This is a great question, Keira. The literary device that Conrad uses is called a "frame narrative," which is a fancy way of describing a story within a story.
Try thinking about the concept of the narrator in any book that you are reading. Often, we understand that we are the audience when we read a story. But what if we are not the audience? What we are reading in Heart of Darkness is "filtered" through the story-telling device. That means that there are two audiences, the audience in the story and the general audience that reads the book.
Audience is very important in writing because a story is tailored to meet the needs of the audience. You are likely to tell a story a different way to different groups of people, for example, to your parents or your friends. You might have a different tone or different word choices. You might select different details. You might want to make different points. You will want to impress different audiences in different ways.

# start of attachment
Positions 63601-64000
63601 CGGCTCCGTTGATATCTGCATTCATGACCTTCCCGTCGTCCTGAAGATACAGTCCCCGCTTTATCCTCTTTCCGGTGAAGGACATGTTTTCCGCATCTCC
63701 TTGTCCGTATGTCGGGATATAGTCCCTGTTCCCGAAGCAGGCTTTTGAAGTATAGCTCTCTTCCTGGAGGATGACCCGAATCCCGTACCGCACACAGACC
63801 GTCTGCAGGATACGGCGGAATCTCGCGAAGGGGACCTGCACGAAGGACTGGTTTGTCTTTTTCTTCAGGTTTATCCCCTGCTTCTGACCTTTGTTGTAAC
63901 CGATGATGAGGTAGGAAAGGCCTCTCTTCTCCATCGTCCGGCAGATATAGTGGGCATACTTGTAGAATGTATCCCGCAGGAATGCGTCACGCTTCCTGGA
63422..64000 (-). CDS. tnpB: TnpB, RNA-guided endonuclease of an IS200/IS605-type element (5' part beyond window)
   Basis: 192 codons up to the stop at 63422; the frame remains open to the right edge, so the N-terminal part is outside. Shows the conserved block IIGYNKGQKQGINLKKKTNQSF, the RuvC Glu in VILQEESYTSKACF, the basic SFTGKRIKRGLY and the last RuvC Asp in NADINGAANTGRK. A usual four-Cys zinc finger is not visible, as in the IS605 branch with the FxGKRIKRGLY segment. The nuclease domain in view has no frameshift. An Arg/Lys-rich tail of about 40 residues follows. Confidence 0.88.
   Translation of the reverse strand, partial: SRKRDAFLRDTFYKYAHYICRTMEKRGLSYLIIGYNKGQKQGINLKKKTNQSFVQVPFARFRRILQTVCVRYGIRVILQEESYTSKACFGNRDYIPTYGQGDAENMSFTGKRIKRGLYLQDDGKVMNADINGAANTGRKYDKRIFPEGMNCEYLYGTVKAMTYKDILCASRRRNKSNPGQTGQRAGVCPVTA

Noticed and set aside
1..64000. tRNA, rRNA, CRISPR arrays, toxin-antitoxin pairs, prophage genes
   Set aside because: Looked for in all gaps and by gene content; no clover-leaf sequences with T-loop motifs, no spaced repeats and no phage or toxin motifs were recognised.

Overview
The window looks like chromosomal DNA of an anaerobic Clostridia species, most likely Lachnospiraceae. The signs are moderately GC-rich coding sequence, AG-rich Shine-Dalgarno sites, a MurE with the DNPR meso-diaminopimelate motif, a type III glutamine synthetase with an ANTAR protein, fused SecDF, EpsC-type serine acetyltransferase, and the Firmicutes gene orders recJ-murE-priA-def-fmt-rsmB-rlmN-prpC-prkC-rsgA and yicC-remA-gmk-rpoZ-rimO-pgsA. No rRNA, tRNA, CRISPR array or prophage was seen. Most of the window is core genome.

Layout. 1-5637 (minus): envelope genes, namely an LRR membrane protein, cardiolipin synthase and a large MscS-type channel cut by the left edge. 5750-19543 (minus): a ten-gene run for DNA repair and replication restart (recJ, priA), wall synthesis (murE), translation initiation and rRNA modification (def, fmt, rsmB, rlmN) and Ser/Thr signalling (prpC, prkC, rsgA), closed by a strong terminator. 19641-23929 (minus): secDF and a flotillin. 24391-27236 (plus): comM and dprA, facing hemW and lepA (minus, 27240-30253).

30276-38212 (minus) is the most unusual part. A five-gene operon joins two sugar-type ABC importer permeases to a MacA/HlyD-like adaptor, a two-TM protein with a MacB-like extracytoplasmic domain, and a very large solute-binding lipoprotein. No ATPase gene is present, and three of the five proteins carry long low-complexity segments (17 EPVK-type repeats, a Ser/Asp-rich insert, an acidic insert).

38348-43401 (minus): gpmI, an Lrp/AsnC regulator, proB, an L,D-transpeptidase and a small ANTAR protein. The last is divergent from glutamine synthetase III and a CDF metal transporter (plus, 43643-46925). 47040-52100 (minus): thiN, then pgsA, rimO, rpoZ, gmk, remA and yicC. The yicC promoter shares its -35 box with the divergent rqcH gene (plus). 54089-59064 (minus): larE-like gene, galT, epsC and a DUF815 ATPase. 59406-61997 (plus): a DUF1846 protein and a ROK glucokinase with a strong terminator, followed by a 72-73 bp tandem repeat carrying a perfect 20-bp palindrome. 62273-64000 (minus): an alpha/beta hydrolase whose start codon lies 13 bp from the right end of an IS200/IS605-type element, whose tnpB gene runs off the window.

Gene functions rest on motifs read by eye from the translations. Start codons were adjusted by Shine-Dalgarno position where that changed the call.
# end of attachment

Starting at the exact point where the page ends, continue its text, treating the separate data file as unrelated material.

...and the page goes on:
Consider the narrator's audience in this story. Who are these men? What is the setting? What points does the narrator want to make to his audience? Are they different from the points the author wants to make to you? What details are important to this audience? What kind of tone might be important? Is he trying to impress this group of men? What impression does he want the group to have of him? Is his tone different than if there were a general audience?
When there is a story within a story like this, does it make us feel somewhat "removed" from the story? Can we be more objective about the story because it is not being told to us?
These are the kinds of questions that you need to think about to answer this question. Try taking a few passages or an incident from the narration and use these questions to analyze the different effect that is created with this literary device.
Good luck to you. Lorraine